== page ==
“These ships were formerly [U.S.] Coast Guard Cutters that had been traded to Britain [under the Roosevelt administration’s pre-Pearl Harbor Lend Lease program with England]. There were about two hundred soldiers each the night of November 8. The French allowed us to break the boom at the harbor entrance and enter the harbor with no other resistance than minor machine gun fire. After we had gotten in, and almost to the piece, all the resistance the French were capable of was brought into action against us. The Americans were below top deck and were, of course, helpless and useless. Shells from the French Cruiser which was in the harbor, and from a submarine were fired into every compartment in the two boats…causing the men to panic and many were killed by machine gun fire as they tried to escape through the hatchways. I personally saw several shot as they were attempting to swim ashore…The Sub as well as the Cruiser after shelling each compartment began firing incendiary shells and they each [ship] went down burning, carrying many men with them…I knew nearly all the men who were members of my company, but as I was one of the last off the boat I didn’t see then except the following: Sgt Fred Barnes had his head blown off and I saw it lying in the helmet before I left.”
In another report, a Hartland survivor reported seeing his lieutenant dead with “both of his legs blown off.”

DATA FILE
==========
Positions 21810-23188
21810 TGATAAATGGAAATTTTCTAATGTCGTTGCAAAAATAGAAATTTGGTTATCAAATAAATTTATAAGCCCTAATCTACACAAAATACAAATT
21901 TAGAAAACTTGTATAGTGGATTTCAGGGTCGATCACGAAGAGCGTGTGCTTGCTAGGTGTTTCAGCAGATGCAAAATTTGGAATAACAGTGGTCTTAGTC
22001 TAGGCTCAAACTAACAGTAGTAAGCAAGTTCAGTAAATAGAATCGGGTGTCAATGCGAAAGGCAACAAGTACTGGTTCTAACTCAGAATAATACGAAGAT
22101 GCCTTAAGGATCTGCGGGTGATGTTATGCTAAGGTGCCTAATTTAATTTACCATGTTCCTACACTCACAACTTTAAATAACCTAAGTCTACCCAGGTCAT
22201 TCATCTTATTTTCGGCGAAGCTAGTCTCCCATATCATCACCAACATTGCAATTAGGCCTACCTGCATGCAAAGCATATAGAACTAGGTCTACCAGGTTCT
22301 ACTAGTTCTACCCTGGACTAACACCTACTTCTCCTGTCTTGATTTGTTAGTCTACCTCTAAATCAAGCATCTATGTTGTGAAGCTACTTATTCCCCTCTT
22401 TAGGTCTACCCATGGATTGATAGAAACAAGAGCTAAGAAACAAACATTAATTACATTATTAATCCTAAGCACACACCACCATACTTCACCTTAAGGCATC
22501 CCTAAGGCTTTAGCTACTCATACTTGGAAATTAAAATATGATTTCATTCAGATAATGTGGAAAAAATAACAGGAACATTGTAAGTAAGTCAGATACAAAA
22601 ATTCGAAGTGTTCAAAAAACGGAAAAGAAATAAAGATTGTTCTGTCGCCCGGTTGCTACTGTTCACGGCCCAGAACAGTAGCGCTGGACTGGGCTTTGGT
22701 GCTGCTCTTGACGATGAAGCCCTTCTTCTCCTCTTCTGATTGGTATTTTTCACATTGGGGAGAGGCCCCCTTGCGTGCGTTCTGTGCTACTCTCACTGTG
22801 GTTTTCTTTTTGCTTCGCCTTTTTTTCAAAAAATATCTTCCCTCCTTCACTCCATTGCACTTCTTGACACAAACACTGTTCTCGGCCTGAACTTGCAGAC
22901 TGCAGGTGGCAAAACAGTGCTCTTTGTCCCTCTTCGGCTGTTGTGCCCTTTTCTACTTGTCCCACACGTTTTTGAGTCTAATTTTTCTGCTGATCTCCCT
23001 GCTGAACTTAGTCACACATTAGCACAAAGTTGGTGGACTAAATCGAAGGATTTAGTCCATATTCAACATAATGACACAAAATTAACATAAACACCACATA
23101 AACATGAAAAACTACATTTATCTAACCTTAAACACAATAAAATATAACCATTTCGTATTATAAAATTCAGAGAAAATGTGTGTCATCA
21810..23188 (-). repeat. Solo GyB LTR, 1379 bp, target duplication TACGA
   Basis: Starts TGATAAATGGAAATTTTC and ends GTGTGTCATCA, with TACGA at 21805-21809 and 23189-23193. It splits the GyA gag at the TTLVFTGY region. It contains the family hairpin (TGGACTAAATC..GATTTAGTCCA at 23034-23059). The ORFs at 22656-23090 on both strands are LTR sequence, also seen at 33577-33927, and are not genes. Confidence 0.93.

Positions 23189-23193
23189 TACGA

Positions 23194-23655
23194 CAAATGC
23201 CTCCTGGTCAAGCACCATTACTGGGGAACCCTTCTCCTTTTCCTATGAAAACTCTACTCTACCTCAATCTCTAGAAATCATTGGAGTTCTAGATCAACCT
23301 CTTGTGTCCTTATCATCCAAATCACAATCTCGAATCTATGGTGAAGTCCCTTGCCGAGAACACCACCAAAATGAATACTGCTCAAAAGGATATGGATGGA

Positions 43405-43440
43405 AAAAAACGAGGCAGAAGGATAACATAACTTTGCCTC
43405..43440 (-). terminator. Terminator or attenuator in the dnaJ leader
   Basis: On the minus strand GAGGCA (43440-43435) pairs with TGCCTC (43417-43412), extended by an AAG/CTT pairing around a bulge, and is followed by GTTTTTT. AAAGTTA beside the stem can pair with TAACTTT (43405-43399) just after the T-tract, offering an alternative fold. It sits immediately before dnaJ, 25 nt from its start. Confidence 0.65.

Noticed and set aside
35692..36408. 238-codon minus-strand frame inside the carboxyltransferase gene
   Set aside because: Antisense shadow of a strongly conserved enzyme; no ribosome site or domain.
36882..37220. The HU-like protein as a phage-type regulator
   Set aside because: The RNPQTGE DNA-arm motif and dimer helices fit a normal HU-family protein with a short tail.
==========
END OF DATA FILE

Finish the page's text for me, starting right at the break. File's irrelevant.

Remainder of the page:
Quite an “adventure” in “this man’s army.” My mother’s big brother never fired a single shot in “the good war.” On his very first day of combat, he was likely trapped below decks, “helpless and useless” on a sinking ship or perhaps picked off while trying to swim to shore. All thanks to bad intelligence and, more importantly, to the general ruling class understanding – shared by imperialists on both sides of the “good war” – of frontline troops as expendable cannon fodder,
The US War Department changed my mother’s big brother’s status from MIA to KIA in the summer of 1948 as US movie audiences thrilled to Key Largo, a classic John Huston film noir in which Humphrey Bogart starred as a World War II vet who became embroiled in a conflict with mobsters while trying to pay his respects to the family of a dead late war buddy including his buddy’s sultry widow, played by Lauren Bacall.
A Boyhood Memory
Operation Torch was hailed by the knighted British historian Martin Gilbert as “the largest amphibious invasion force thus far in the history of war [as of the fall of 1942]…The invasion of French North Africa,” Gilbert wrote in his massive tome The Second World War: A Complete History, was swiftly successful. Within seventy-six hours of the first landings, Allied troops were in undisputed control of 1,300 miles of the African coast, from Safi to Algiers” (pp. 375-76)